then they shall learn that the word of the Lord is true.
As a rock which one cleaves and shatters on the land,
    so shall their bones be strewn at the mouth of Sheol.

But my eyes are toward thee, O Lord God;
    in thee I seek refuge; leave me not defenseless!
Keep me from the trap which they have laid for me,
    and from the snares of evildoers!
10 Let the wicked together fall into their own nets,
    while I escape.

(Psalm 141)

I love this Psalm, as it teaches a great deal about humility. It reminds us that we must rely on God, and have no power to compel Him. We are entirely reliant on His love for us, with no means of enforcement. It cautions us about the dangers of the tongue, and how our words lead to sin. It reminds us to watch our company, and choose well. And of course, perhaps most importantly, it tells us that it can be a good thing to be rebuked, even violently. For such chastisement can also be love as well.

Then we have Psalm 146″

Praise the Lord!
Praise the Lord, O my soul!
I will praise the Lord as long as I live;
    I will sing praises to my God while I have being.

Put not your trust in princes,
    in a son of man, in whom there is no help.
When his breath departs he returns to his earth;
    on that very day his plans perish.

Happy is he whose help is the God of Jacob,
    whose hope is in the Lord his God,
who made heaven and earth,
    the sea, and all that is in them;
who keeps faith for ever;
    who executes justice for the oppressed;
    who gives food to the hungry.

The Lord sets the prisoners free;
    the Lord opens the eyes of the blind.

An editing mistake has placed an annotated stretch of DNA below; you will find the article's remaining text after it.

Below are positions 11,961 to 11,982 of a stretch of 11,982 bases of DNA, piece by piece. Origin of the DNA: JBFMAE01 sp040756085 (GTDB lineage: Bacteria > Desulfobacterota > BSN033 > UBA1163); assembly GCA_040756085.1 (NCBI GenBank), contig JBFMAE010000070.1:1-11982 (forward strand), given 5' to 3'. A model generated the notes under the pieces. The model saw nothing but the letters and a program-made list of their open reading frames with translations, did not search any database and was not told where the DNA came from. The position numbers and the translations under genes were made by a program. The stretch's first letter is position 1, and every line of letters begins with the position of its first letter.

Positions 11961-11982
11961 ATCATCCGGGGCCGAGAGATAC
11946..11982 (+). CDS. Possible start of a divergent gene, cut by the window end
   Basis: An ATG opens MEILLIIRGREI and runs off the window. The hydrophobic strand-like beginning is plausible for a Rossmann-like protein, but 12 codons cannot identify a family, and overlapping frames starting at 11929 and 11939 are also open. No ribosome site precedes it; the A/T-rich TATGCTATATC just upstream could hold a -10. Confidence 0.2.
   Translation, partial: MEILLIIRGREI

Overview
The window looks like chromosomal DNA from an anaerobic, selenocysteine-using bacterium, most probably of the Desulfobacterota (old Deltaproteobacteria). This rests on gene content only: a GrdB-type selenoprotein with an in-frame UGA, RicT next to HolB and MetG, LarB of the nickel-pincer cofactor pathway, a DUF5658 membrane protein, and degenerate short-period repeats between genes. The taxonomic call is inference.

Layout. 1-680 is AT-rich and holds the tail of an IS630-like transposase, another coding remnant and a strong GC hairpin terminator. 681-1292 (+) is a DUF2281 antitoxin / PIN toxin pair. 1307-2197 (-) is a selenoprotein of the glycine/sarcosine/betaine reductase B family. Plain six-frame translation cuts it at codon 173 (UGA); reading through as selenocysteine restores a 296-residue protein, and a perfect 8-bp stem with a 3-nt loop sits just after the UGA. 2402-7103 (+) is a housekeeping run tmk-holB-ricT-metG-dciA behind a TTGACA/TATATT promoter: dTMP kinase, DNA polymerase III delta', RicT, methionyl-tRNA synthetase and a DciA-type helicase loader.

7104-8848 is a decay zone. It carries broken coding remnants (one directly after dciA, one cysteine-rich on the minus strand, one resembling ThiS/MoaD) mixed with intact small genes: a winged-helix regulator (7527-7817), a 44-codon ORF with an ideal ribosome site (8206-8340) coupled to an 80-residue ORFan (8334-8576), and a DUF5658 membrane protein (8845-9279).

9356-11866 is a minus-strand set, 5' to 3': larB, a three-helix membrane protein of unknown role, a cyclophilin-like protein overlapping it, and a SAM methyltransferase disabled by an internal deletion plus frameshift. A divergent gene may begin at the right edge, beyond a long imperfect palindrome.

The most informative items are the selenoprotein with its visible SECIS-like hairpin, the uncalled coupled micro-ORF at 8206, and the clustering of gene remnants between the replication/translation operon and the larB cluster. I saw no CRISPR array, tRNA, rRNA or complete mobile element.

The Lord lifts up those who are bowed down;
    the Lord loves the righteous.
The Lord watches over the sojourners,
    he upholds the widow and the fatherless;
    but the way of the wicked he brings to ruin.

10 The Lord will reign for ever,
    thy God, O Zion, to all generations.
Praise the Lord!

(Psalm 146)

This Psalm is hopeful, but also contains some important warnings. It reminds us not to trust too much in human beings, who are weak and prone to error. After all, we are all doomed to die, and with that death our plans come to nothing. At the same time, if we trust in God, we will not be disappointed. For the Lord saves us, and protects those who are vulnerable.

Finally, a snippet from the Gospel of Matthew:

13 Then children were brought to him that he might lay his hands on them and pray. The disciples rebuked the people; 14 but Jesus said, “Let the children come to me, and do not hinder them; for to such belongs the kingdom of heaven.” 15 And he laid his hands on them and went away.

(Matthew 19:13-15)